The choppy trading we have seen over the past couple of weeks is caused by a tug-of-war between a bullish technical and macro picture, and a still rather bearish fundamental outlook.
For traders who have no knowledge of what is happening in the world of cotton and are simply guided by the chart, the recent price action has to be quite encouraging. After dropping to a low of 71.59 cents following the USDA report, the market spent a few days treading water and then started to rally again in the wake of bullish outside markets, as both soybeans and corn posted new record highs of US$ 17.40 per bushel and US$ 8.40 per bushel, respectively.
It is impressive how the market has so far been able to counter any attempts to sell off, which is a sign of strength. Even though December ended the last two sessions with minor losses, it nevertheless managed to close 185 and 117 points above the respective low of the day.
Volume has improved as well during this latest rally, confirming the move, but what has been missing so far is an increase in open interest. During this latest advance, which began last Friday, open interest in the December contract has actually dropped by 146 contracts to 127’696 lots.
Although overall open interest increased by some 2’100 contacts, it is not indicative of strong momentum and leads us to believe that the market rose mainly on short covering, some churning of positions and a temporary lack of selling by the trade.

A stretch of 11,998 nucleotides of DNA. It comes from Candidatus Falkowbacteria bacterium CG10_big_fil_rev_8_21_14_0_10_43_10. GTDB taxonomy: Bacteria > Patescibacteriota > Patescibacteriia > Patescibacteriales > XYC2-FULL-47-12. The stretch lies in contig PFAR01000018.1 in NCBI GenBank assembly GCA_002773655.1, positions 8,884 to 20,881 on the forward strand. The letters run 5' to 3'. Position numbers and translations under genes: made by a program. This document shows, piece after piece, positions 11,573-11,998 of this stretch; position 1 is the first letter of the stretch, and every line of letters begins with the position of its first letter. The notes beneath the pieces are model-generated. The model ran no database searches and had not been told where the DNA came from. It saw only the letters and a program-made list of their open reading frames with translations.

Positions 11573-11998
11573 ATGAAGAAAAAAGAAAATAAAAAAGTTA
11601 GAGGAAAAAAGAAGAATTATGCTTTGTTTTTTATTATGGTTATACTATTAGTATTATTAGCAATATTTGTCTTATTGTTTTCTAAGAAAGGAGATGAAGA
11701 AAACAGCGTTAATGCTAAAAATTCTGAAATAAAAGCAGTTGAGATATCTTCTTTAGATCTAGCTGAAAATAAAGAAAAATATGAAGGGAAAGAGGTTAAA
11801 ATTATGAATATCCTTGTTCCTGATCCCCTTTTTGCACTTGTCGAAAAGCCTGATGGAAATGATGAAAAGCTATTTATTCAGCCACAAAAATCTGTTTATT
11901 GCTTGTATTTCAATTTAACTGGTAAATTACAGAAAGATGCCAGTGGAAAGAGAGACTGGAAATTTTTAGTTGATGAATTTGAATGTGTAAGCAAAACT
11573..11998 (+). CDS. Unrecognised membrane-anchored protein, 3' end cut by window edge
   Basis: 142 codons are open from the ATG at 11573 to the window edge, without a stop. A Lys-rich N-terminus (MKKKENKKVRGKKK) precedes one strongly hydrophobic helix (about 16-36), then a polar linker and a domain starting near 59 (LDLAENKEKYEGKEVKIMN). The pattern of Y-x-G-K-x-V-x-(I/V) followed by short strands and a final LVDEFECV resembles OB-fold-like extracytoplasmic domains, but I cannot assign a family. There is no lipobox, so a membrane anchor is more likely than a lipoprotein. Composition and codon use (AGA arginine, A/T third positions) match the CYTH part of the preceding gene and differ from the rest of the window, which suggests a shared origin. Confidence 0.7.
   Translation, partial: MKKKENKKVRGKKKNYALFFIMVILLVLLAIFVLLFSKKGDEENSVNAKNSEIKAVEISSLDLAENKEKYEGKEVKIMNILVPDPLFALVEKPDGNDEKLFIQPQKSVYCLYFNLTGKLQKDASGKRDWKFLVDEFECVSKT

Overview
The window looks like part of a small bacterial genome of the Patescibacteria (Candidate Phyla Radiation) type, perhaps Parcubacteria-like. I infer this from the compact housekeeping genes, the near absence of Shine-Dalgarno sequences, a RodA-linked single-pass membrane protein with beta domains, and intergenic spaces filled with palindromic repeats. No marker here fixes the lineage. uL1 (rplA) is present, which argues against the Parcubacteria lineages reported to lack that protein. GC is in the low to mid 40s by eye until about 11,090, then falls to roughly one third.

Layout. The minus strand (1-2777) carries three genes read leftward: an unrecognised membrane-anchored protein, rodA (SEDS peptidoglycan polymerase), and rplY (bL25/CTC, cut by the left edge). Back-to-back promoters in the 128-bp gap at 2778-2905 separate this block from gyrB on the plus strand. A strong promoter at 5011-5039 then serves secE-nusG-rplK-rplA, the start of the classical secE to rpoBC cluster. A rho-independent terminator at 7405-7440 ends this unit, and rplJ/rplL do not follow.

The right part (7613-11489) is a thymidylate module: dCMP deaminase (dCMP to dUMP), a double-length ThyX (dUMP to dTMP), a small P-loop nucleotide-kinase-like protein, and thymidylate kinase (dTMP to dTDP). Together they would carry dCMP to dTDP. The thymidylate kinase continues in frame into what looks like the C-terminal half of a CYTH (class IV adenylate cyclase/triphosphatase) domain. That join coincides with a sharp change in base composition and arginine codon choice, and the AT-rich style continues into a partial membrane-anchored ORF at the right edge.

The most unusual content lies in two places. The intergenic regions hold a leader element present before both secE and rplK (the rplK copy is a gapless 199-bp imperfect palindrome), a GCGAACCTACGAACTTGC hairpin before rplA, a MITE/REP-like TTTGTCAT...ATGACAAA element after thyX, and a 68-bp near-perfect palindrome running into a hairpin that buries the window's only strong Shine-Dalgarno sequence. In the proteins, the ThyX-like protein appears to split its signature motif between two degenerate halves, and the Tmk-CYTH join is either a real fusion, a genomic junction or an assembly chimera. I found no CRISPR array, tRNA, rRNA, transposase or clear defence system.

The current lack of selling by the trade has a lot to do with timing. At the moment we are still in a relatively tight supply situation, since existing stocks in the US are well committed and inventories in other origins are either not readily available (China, India) or are relatively expensive (Central Asia, Australia).
This has caused a temporary bottleneck during which the trade has been reluctant to aggressively sell futures. Also, there is a lot of uncertainty at the moment that keeps sellers at bay, with crops still out in the field, with China’s new crop policy anybody’s guess and with competing crops surging to record highs.
However, once crops start moving in and provided there are no unforeseen weather issues, we should see unsold supplies build quickly, which in turn should lead to selling pressure in both physicals and futures.
Take the US for example, where beginning stocks of around 3.1 million bales and a crop of let’s say 17.0 million bales will add up to over 20 million bales of supply in a few months from now, against which there are just 4.6 million bales in export commitments and 3.5 million bales in domestic mill needs. In other words, there will still be some 12 million bales looking for a home.
Whether this unsold supply is going to be burdensome or not will to a large degree depend on how much cotton China imports this season. According to a report out of China there has recently been a ‘processing trade’ quota of 400’000 tons issued.